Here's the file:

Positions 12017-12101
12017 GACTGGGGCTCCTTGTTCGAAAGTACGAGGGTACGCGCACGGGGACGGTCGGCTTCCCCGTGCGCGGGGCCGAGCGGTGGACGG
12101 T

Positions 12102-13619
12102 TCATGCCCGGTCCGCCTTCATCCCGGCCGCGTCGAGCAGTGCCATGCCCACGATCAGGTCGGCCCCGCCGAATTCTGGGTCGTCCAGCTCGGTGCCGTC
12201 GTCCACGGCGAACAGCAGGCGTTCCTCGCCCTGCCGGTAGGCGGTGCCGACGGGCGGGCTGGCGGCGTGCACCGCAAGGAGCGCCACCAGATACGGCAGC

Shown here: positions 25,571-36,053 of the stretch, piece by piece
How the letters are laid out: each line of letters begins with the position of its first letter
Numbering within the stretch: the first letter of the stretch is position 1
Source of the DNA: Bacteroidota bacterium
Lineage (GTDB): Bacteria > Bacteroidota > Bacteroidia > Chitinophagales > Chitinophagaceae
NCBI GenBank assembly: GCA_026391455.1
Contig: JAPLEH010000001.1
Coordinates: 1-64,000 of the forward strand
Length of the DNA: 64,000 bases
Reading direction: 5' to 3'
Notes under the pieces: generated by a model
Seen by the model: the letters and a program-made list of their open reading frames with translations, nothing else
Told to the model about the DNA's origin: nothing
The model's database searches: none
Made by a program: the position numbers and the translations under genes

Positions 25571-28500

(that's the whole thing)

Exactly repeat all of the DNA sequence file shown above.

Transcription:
Positions 12017-12101
12017 GACTGGGGCTCCTTGTTCGAAAGTACGAGGGTACGCGCACGGGGACGGTCGGCTTCCCCGTGCGCGGGGCCGAGCGGTGGACGG
12101 T

Positions 12102-13619
12102 TCATGCCCGGTCCGCCTTCATCCCGGCCGCGTCGAGCAGTGCCATGCCCACGATCAGGTCGGCCCCGCCGAATTCTGGGTCGTCCAGCTCGGTGCCGTC
12201 GTCCACGGCGAACAGCAGGCGTTCCTCGCCCTGCCGGTAGGCGGTGCCGACGGGCGGGCTGGCGGCGTGCACCGCAAGGAGCGCCACCAGATACGGCAGC

Shown here: positions 25,571-36,053 of the stretch, piece by piece
How the letters are laid out: each line of letters begins with the position of its first letter
Numbering within the stretch: the first letter of the stretch is position 1
Source of the DNA: Bacteroidota bacterium
Lineage (GTDB): Bacteria > Bacteroidota > Bacteroidia > Chitinophagales > Chitinophagaceae
NCBI GenBank assembly: GCA_026391455.1
Contig: JAPLEH010000001.1
Coordinates: 1-64,000 of the forward strand
Length of the DNA: 64,000 bases
Reading direction: 5' to 3'
Notes under the pieces: generated by a model
Seen by the model: the letters and a program-made list of their open reading frames with translations, nothing else
Told to the model about the DNA's origin: nothing
The model's database searches: none
Made by a program: the position numbers and the translations under genes

Positions 25571-28500